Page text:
Originally published in Pro Bono Australia.
Peak bodies in the social sector have welcomed news that charity and not-for-profit organisations will be exempt from a Labor Party proposal to scale back refundable franking credit arrangements.
On Tuesday, opposition leader Bill Shorten and shadow treasurer Chris Bowen announced plans to reform the dividend imputation system if Labor is elected.
This system offers Australian investors franking credits on dividends they receive from their shares, reducing the amount of tax paid by ensuring that company profits are not taxed twice.
But under changes introduced by the Howard government in 2000, an additional concession was created allowing shareholders paying little or no tax to convert these excess credits into a cash refund from the Australian Taxation Office.
The opposition’s reforms would ensure that imputation credits can be used for tax reduction purposes, but not for cash refunds.
However Shorten said in an address to the Chifley Research Centre on Tuesday, that charities and not-for-profit organisations would be exempt from the changes.
“Charities and not-for-profit institutions, including universities, are entirely exempt,” Shorten said.
This exemption has been welcomed by Philanthropy Australia and Community Council for Australia (CCA), with the peak bodies noting that franking credits ensure charities and foundations are not taxed through the corporate tax system.
Philanthropy Australia CEO Sarah Davies told Pro Bono News the organisation had strongly petitioned to keep the current arrangements for philanthropic trusts and foundations.
“We welcome the federal opposition’s commitment to permanently exempt charities and hence philanthropic trusts and foundations from their proposal to scale back refundable franking credit arrangements,” Davies said.
“Philanthropy Australia has strongly made the case that existing refundable franking credit arrangements should not be changed for philanthropic trusts and foundations, including raising this issue with the major parties before the last election.
“These charitable structures are income tax exempt for a reason – because they exist for the public benefit and focus on giving to the community.”
Davies noted that many charities also relied on income from endowments to ensure they were sustainable and could “continue to make an impact in our community”.
“Therefore, they should not be indirectly taxed through the company tax system – and current arrangements ensure that doesn’t occur,” she said.
CCA CEO David Crosbie said it was important that charities were excluded from this proposal.
“It is welcome news that charities have been excluded from the new measures capping imputation credits that have provided significant tax advantages to many high wealth individuals,” Crosbie told Pro Bono News.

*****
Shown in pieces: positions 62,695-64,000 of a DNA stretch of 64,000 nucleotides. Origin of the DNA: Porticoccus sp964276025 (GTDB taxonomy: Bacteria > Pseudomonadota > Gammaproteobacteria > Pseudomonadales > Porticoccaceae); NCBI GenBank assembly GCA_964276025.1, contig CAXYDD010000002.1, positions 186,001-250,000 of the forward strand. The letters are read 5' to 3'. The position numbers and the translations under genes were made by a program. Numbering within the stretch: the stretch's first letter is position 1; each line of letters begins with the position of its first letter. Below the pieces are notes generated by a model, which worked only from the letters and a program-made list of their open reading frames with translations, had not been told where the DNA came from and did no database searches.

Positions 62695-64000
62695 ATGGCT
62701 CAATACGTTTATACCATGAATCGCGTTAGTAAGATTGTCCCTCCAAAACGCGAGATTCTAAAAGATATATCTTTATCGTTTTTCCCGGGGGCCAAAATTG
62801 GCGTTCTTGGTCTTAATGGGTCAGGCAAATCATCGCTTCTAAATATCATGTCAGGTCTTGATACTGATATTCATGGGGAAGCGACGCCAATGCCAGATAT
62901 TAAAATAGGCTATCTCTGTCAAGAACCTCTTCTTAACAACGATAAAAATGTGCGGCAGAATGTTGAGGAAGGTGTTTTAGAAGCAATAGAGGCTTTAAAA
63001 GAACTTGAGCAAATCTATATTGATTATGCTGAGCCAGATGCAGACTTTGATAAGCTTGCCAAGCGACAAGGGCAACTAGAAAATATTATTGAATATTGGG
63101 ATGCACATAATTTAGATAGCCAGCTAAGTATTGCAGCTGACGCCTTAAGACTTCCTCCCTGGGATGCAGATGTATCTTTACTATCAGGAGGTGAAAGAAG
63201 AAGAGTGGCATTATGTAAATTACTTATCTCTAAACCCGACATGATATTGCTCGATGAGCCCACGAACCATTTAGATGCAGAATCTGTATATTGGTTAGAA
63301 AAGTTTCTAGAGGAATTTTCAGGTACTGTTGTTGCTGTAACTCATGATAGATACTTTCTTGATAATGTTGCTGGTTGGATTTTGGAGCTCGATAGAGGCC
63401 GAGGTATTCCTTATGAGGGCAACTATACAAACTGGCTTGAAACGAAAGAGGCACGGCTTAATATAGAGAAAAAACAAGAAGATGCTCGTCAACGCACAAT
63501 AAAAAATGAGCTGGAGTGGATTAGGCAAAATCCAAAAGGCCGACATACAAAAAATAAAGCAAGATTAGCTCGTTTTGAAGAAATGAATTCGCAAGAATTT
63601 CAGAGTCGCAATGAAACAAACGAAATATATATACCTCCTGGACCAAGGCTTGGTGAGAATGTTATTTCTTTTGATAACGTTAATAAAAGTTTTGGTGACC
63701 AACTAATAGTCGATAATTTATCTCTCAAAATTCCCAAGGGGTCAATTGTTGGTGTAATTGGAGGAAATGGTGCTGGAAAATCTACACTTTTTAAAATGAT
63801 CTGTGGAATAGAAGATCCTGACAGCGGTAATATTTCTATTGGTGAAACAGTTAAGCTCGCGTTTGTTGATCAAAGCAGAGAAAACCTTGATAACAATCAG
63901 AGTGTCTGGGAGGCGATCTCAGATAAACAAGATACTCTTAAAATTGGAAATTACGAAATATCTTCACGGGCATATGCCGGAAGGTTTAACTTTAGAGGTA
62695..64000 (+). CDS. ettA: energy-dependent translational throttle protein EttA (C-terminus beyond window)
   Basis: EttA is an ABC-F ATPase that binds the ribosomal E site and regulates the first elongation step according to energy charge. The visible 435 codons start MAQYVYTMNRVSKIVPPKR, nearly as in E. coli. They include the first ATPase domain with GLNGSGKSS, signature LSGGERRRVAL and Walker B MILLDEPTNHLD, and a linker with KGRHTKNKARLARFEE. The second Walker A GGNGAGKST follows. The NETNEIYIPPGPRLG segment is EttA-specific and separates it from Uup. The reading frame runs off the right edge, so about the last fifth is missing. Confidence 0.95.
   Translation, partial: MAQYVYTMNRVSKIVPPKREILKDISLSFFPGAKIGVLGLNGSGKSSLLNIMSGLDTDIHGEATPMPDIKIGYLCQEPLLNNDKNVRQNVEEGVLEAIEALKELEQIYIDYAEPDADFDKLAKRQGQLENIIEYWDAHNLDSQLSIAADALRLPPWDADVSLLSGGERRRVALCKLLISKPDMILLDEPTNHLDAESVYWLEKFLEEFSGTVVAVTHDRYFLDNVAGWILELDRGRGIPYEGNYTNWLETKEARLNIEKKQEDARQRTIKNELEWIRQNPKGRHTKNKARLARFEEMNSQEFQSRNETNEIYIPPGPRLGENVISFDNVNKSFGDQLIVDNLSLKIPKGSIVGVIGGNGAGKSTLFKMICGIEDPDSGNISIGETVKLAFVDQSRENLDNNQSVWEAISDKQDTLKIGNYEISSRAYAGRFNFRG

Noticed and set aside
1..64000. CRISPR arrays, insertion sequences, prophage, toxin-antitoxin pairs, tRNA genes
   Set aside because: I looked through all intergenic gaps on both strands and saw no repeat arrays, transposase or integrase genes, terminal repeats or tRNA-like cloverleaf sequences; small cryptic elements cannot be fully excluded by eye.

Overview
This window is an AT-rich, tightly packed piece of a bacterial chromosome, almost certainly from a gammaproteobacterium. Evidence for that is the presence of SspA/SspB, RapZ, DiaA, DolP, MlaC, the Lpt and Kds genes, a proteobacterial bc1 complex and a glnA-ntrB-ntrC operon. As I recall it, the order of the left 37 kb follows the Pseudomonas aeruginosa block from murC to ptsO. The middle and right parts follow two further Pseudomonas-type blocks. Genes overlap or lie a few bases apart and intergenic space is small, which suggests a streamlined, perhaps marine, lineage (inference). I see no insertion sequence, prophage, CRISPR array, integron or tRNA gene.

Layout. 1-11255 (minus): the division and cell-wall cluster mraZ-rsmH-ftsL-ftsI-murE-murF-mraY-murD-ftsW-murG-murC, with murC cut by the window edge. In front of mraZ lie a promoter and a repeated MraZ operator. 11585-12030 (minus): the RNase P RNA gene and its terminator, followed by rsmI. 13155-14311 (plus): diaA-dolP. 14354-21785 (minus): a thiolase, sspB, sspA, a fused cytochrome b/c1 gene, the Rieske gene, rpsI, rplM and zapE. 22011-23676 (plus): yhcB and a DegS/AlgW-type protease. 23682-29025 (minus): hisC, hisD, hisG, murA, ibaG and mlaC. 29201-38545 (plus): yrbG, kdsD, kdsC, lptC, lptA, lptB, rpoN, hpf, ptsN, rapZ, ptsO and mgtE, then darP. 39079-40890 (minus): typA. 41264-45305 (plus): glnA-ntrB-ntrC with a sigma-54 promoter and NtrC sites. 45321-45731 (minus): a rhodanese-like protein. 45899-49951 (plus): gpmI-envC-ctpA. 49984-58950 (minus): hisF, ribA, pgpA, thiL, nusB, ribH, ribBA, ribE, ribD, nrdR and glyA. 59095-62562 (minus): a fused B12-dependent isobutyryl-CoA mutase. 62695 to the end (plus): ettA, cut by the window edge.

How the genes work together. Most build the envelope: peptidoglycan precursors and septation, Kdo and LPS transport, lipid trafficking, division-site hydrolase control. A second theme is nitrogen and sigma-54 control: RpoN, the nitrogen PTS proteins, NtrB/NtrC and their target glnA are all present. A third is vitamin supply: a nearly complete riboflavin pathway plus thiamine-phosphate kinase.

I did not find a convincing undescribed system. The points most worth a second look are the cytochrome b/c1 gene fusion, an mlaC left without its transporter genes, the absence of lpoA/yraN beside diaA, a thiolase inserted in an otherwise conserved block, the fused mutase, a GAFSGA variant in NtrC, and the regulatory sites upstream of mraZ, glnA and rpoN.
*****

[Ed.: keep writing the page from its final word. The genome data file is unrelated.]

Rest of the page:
“There are quite a number of charities that make medium- and longer-term investments in various equities. Tax imputation credits can contribute to the return on investment for these charities.
“It would be a very negative step to restrict the benefits of imputation credits for charities.”
St Vincent de Paul Society National Council Australia said it could not comment directly on the proposal since it had not yet analysed it in detail.
But in a draft budget priorities statement provided to Pro Bono News, the council said rising inequality and a growing demand for public services meant “getting Australia’s tax settings right is critical”.
“Further action is needed to remove generous superannuation tax concessions,” the draft statement said.
“Despite reforms to superannuation cap tax breaks in 2016, the super system remains heavily weighted toward the wealthy, siphoning off billions of dollars of government revenue each year into the pockets of those on the highest incomes.
“While the limits on tax breaks to high-income earners were a small step in the right direction… the overall system of concessions continues to erode public revenue, compounding wealth inequalities and providing tax avoidance opportunities for those who already have substantial wealth.”
Finance Minister Mathias Cormann labelled Labor’s proposal a “$59 billion tax hike” that “shamelessly” targeted pensioners.
“This is just shifty Bill [Shorten] at his worst trying to play firstly on his political rhetoric, using the language of class warfare and the politics of envy, while shamelessly targeting pensioners and self-funded retirees on lower incomes with what is a massive tax grab,” Cormann told ABC Radio National.
“What Bill Shorten is doing is bringing back double taxation for those Australians who are self-funded retirees, who are part pensioners, who have worked hard, saved hard all their life and put their money away and invested some of it in shares.”
But Shorten denied the proposal was a tax grab.
“This is [for] people who receive cash payments from the government, even though they’re paying no tax. So they’re getting a refund on tax they haven’t even paid. So this isn’t going to increase taxes,” he said.
“The reality is 92 per cent of taxpayers don’t get this cash refund. It’s really a matter of choices and priorities. My priority is to stand up for middle class and working class people, to make sure that they get a proper go in Australia.”
Labor said these changes will save the budget $11.4 billion over the forward estimates from 2018-19, with a $59 billion improvement over the medium term for the budget bottom line.